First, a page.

But plainly and simply, the student must have an implicit understanding of what's happening, or everything becomes arbitrary and meaningless, hence difficult to learn.

14 February 2012

Meaningful vs rote: traps

Despite everything I've said so far, the term "meaningful" is quite dangerous in language.

Because, after all, from a certain point of view, all languages is arbitrary - That which we call a rose by any other name would smell as sweet - but from another point of view, all language is meaningful.

So we need to recognise that the term "meaningful" has to relate to the relationship between the material and the learner and is not some inherent property of the material.

One of the biggest "meaningful" traps is the idea of word-pairs.  The most common word-pair would have to be the antonym (opposites).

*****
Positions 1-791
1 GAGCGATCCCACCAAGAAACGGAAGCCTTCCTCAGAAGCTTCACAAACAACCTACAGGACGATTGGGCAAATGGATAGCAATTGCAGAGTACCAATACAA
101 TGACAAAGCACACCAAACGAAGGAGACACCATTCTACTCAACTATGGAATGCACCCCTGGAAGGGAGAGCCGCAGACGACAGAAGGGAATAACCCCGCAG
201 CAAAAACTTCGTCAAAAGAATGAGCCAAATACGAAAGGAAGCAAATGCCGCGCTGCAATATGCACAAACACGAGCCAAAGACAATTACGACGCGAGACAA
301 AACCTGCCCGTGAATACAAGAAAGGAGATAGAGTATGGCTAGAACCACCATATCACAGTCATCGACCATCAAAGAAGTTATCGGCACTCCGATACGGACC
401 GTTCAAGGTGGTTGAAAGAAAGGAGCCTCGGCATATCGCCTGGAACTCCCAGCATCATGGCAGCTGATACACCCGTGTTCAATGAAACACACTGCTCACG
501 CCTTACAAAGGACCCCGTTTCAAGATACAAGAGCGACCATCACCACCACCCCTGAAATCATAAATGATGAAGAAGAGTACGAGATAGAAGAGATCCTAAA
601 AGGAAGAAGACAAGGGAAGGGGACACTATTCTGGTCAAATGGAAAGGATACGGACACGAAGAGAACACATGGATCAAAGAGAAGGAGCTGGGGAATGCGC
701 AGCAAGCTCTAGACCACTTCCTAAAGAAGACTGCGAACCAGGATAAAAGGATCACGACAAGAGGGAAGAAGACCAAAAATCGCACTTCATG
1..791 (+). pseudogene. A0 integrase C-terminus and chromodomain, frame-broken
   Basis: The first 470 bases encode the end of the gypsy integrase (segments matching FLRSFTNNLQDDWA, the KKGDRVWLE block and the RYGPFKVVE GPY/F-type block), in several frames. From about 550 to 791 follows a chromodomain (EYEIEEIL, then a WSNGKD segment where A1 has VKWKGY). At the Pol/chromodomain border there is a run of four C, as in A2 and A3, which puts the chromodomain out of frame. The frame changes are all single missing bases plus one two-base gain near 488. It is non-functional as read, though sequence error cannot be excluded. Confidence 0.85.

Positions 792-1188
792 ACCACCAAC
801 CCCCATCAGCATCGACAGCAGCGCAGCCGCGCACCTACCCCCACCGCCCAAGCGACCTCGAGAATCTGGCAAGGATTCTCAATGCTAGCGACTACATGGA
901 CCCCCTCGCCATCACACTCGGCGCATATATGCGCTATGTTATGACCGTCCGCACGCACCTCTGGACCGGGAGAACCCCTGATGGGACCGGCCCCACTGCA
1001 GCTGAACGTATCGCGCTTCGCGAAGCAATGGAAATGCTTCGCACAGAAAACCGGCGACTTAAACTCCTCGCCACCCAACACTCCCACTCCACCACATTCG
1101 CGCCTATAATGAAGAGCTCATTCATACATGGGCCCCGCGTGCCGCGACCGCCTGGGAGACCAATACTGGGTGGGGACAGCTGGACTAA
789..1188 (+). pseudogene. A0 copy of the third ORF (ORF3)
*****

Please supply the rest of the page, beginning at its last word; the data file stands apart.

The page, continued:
So we teach "beautiful - ugly; tall - short; big - small".

The idea is that by linking the words, we're utilising the meaningful relationships between the words.  Ignoring the potential for confusion (discussed previously), teaching by antonyms fails to exploit the learners own meaningful framework.

If you have never encountered beautiful before, then it cannot help you learn the meaning of ugly.  So in the end, you're learning two things that are arbitrary to the learner -- you're teaching them by rote.  That the data is meaningful is irrelevant, because it is not meaningful to the learner.

Better then to teach one and then the other.  Previously learned vocabulary is part of the learner's framework that can be used to allow later meaningful learning.